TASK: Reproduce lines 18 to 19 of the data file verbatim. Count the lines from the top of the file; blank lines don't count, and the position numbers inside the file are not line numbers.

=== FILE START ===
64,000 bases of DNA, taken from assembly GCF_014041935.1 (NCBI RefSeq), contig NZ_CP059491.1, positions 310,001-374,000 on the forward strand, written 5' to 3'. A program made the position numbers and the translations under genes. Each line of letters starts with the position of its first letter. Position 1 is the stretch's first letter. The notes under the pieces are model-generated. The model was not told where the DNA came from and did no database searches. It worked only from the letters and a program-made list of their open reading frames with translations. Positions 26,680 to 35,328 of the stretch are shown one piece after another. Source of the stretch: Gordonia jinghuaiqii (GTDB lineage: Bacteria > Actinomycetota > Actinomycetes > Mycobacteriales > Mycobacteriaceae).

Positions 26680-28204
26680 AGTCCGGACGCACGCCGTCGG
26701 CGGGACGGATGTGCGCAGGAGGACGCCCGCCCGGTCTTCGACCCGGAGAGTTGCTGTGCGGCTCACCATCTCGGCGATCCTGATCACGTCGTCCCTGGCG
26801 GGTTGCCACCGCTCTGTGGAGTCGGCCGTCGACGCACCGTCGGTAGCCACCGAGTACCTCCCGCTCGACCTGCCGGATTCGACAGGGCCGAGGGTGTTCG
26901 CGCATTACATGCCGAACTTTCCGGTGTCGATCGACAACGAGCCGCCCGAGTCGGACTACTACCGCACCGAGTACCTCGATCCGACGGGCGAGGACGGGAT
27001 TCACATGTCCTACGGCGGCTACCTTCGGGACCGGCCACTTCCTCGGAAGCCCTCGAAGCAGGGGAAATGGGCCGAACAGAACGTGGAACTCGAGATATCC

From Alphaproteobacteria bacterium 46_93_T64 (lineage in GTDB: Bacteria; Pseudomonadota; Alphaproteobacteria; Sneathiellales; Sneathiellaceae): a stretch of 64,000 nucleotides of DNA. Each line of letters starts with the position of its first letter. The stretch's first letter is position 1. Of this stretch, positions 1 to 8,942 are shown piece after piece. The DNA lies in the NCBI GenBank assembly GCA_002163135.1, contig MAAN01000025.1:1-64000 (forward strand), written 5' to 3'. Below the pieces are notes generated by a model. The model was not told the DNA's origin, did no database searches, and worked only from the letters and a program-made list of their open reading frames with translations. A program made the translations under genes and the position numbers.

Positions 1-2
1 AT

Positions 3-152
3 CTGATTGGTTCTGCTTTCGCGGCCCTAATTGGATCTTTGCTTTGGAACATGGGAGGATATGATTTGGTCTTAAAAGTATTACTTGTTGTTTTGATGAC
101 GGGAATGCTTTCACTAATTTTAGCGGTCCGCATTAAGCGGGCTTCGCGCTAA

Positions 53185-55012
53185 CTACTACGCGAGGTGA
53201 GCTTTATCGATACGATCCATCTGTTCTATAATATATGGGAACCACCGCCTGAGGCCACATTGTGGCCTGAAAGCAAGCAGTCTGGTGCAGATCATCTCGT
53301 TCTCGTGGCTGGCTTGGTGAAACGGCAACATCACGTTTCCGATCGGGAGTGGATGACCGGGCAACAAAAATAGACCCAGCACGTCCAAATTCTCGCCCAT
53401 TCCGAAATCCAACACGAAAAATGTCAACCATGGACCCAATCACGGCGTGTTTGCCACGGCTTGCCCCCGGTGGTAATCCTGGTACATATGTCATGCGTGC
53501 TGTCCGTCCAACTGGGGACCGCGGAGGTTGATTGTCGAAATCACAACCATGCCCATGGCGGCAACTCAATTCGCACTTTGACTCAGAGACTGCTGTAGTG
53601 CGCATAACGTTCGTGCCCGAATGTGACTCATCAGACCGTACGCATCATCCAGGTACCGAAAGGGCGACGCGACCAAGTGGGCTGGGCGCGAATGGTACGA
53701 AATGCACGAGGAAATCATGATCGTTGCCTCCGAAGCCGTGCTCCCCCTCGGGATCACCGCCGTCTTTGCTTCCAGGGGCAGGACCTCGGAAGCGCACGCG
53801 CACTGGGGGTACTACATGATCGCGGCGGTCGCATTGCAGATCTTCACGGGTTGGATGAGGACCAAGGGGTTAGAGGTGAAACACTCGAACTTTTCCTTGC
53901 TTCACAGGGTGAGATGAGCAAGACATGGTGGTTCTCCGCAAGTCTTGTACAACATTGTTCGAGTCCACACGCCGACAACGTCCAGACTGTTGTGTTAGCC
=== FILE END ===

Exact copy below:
53401 TCCGAAATCCAACACGAAAAATGTCAACCATGGACCCAATCACGGCGTGTTTGCCACGGCTTGCCCCCGGTGGTAATCCTGGTACATATGTCATGCGTGC
53501 TGTCCGTCCAACTGGGGACCGCGGAGGTTGATTGTCGAAATCACAACCATGCCCATGGCGGCAACTCAATTCGCACTTTGACTCAGAGACTGCTGTAGTG